Pictures At An Exhibition

With Glow over and the weather cooling, we chose an art gallery for our last full day in Eindhoven. Gentle walking and not too long seated suited my back. If we had been aboard, I think I would have had to do a lot of driving or we wouldn’t go far. I was unsure how I would fare on the journey back but I had started on some stronger painkillers. 

The Van Abbe art gallery was not far away. We had passed through its doors on the first night as it was also part of Glow, but that did not show us any of their art collection. Shane was slightly out of sorts with a cold so gentle strolling at our own pace seemed to work even if the art app didn’t. For some reason it didn’t accept my surname as a surname and I could make no headway with the form. I don’t know where Shane’s attempts to engage with it broke down but he gave up on that installation. We decided just to explore ourselves without it. Everything had dual Dutch and English labelling anyway. 

An effort had been made to add value for the visitors with visual impairment. That’s a pretty hard call for a visual gallery so I have no idea if they were successful in making it a place of interest for people who cannot see any exhibits, but it added some interest for me to have some paintings reproduced, so that could be touched. Whatever material they used felt lovely and smooth.

I’m not knowledgeable about art and they were in any case deliberately including lesser known artists, historically not included. I did recognise one. I wondered particularly what the response might be to the touch version of this. The form and structure is easier to see in the human subjects and regular geometric pattern above.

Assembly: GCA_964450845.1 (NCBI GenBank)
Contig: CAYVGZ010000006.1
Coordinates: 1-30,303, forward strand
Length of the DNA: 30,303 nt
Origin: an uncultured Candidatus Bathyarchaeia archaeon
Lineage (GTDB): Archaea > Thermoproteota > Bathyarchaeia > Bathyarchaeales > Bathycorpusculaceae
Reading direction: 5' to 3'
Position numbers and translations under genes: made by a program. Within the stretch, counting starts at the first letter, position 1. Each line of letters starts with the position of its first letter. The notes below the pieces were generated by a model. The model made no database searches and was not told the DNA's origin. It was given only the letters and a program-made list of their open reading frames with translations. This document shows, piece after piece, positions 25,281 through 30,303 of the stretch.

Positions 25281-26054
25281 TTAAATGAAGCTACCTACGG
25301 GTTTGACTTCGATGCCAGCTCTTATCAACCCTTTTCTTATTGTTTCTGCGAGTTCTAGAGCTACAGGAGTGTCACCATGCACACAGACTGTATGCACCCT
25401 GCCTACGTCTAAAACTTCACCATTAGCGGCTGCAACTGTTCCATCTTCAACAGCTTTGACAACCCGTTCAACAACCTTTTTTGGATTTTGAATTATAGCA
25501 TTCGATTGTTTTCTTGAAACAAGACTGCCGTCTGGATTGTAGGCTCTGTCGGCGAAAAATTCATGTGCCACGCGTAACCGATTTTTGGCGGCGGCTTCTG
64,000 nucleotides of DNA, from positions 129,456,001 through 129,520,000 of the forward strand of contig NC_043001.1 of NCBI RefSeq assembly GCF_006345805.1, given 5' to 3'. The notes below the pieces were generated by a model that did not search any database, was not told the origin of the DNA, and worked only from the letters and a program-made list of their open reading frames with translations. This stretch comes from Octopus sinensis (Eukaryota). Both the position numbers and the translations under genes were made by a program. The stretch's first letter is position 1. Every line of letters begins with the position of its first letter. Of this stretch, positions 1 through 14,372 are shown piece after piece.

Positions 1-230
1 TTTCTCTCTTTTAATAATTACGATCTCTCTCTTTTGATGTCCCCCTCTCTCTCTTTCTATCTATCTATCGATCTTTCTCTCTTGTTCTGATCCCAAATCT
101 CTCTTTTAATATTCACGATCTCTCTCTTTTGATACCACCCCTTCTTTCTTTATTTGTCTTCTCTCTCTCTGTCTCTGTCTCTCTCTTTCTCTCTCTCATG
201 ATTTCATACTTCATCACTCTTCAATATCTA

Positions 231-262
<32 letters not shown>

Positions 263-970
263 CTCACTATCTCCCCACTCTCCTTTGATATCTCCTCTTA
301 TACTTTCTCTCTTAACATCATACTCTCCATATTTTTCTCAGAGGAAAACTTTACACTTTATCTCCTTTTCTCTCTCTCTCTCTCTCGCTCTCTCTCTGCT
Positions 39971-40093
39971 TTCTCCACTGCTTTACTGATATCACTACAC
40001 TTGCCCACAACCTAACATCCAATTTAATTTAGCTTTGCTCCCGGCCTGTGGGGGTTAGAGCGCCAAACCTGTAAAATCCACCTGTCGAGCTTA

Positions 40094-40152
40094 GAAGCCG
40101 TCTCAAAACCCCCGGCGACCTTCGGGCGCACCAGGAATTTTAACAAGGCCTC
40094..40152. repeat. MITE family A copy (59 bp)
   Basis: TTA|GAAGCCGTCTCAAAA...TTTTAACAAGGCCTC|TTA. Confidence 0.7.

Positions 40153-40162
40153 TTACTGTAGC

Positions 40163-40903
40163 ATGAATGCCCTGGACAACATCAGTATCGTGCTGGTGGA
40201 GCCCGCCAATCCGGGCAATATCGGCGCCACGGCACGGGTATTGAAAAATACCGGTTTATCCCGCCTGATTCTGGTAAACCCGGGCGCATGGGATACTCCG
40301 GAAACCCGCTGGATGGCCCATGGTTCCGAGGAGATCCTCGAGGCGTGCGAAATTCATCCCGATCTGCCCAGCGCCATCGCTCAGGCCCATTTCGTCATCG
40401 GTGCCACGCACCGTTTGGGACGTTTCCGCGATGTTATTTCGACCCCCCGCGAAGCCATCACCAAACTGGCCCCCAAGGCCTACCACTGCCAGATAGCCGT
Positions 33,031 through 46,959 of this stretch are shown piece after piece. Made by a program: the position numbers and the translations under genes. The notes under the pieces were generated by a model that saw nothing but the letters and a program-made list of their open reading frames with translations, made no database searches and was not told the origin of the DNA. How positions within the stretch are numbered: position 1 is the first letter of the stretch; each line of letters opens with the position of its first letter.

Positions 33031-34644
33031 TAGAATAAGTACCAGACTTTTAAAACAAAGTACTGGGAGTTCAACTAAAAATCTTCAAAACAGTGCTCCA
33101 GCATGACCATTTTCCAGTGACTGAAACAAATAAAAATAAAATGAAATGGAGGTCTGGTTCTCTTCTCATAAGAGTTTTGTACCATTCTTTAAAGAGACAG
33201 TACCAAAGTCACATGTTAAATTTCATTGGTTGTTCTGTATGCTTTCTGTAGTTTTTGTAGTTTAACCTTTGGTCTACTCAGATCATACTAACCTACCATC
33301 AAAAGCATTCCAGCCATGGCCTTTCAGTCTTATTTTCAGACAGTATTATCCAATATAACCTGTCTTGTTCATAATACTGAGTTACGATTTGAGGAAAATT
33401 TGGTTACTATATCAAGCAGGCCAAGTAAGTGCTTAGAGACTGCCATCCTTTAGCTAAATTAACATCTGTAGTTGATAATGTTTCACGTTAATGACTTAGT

The day before at the park we had seen some artwork on an underpass of broken up features, birds in this case but mismatched with different species. Not quite picasso but had a disarming effect nonetheless.

Some paintings in one room were accompanied by scratch and sniff cards designed to evoke the feelings that the picture might, an interesting concept for me, but less accessible to Shane with a cold, suffering from a different sensory impairment. He doesn’t have a very red nose here though. Did someone paint his portrait while I wasn’t looking?

Shane blending in at the art gallery

At (late) lunch time we found the cafe, where with unusual swiftness, I had chosen what I wanted from the menu on the wall. Both soups, right at the top, looked good. I was moving to a table, to find that Shane had not fancied anything there and so we went in search of somewhere else. I wasn’t actually very hungry so a delay was not a problem. The next place we found had already closed its kitchen…it was a late lunch and getting later. We went back to an old favourite that had served us breakfast on our first day and one other. They greeted us warmly with “hello again” and I still found a nice soup. The staff there have a lot of artwork on their skin.

Though we had been here nearly a week we still spotted new things, in places we had already been. Art was everywhere, not just in the gallery.

In the evening we went back to a pub we had been to on our first night and been back since. Shane wanted to go back and I knew what I had fancied but not yet chosen so we both had different meals there again, but the same friendly service. The staff remembered us and could remember the beer that he had recommended to Shane last time, when Shane couldn’t. There are still things we had planned to see, do and eat so I could happily return.